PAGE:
Latest Blog Posts

by G. Christopher Williams

9 Jan 2017


Following our discussion of last year’s smash cut heavy Virginia, the Moving Pixels podcast decided to take a look back at one of Virginia‘s gaming inspirations, Thirty Flights of Loving.

This week the podcast looks at the avant-garde games of indie developer Blendo Games.

by Mantas Krisciunas

28 Dec 2016


It’s funny how the word ‘free’ has become almost pejorative when it comes to gaming. Haunting stories of shady tracking and flat-out player manipulation by Freemium game companies and accounts of people obsessively spending inordinate amounts in virtual marketplaces designed to feed off the easily-hooked have done a good job of filling in the picture of how these games twist the meaning of ‘free’ to still fit their monetization strategies.

The one part of gaming that can lay claim to true, untarnished ‘freeness’ is the open-source world, where other incentives besides profit drive creativity. This niche is rarely discussed in mainstream media as many of these games are rudimentary code-sketches, with art and gameplay light-years behind their commercial counterparts. Their relative obscurity hides a game-making model that is completely unique in how it blurs the line between playing a game and developing it, fosters long-lasting communities and does it all without a lick of profit in the crosshairs. While making quality products according to this model might sound utopian, there is at least one game out there that has proved this is possible.

by Nick Dinicola

16 Dec 2016


Last word (Degica, 2015)

I played a lot of good games in 2016, and while I tried to write about as many of them as possible, some always slip through the cracks. I could wait to write about them next year, but damn it, more games just keep coming out! So here’s a short list of the games I’ve shortchanged in 2016:

by Jorge Albor

16 Dec 2016


If you choose to play Dishonored 2 as Emily Kaldwin (and you should), you’ll find an amazing interplay between her role as a stealth assassin and her role as the leader of an imperial power. The empress’s near-fatal flaw at the beginning of Dishonored 2 is her ignorance. To gain information and to make the world legible is to exercise power as both a player and as an empire.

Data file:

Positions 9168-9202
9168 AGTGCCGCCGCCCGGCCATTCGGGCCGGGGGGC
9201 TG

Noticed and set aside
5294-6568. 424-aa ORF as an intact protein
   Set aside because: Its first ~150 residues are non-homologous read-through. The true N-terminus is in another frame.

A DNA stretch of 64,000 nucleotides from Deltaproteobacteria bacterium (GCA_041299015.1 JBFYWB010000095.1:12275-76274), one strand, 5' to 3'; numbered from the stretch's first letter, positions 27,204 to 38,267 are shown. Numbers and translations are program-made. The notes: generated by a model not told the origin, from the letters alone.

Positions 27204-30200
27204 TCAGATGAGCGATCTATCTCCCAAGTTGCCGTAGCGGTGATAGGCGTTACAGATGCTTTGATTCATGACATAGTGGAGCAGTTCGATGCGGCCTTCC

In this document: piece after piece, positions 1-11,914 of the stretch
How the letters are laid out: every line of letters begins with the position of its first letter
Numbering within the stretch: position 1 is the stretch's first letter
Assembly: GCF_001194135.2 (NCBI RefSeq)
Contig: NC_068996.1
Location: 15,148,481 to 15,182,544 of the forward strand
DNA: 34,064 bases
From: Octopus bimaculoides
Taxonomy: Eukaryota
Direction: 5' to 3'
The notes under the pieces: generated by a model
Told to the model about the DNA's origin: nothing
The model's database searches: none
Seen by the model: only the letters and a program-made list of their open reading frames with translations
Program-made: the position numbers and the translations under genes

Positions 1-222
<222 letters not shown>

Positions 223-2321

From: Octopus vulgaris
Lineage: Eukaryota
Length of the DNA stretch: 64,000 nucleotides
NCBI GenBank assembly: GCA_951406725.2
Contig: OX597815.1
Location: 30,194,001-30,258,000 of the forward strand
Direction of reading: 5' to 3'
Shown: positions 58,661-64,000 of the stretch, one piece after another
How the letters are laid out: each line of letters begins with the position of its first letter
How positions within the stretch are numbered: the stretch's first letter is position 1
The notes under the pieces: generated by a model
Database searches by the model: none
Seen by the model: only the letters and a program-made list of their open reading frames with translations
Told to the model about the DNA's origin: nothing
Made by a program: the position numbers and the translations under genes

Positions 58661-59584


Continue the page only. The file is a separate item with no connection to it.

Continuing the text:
Within the larger world of Dishonored, the city of Karnaca sits at the southernmost point of the Empire. The setting for Dishonored 2 looks and feels markedly different than its predecessors. Where the first game in the series feels like a steampunk version of Victorian England, Karnaca is more tropical and recalls the architecture and feel of colonial Cuba or other parts of the West Indies. This callback to imperialism is important within the context of the game’s story. Emily is on the outskirts of the empire, ignorant of the people, the power players, and even the wildlife. Her return to power reflects her growing familiarity with (and, therefore, power over) this landscape.

by G. Christopher Williams

14 Dec 2016


I have found myself obsessed for the past several weeks by Kingdom Death: Monster. I’ve been reading reviews, Googling images of its miniatures and artwork, and watching playthrough videos.

I really shouldn’t be, though. It’s a tactical-battle miniatures game, and while I am an avid board gamer with faiy eclectic tastes, that’s simply not a genre that appeals to me generally speaking.

//Mixed media
//Blogs

The Moving Pixels Podcast Explores 'This Is the Police'

// Moving Pixels

"This week we take a look at the themes and politics of This Is the Police.

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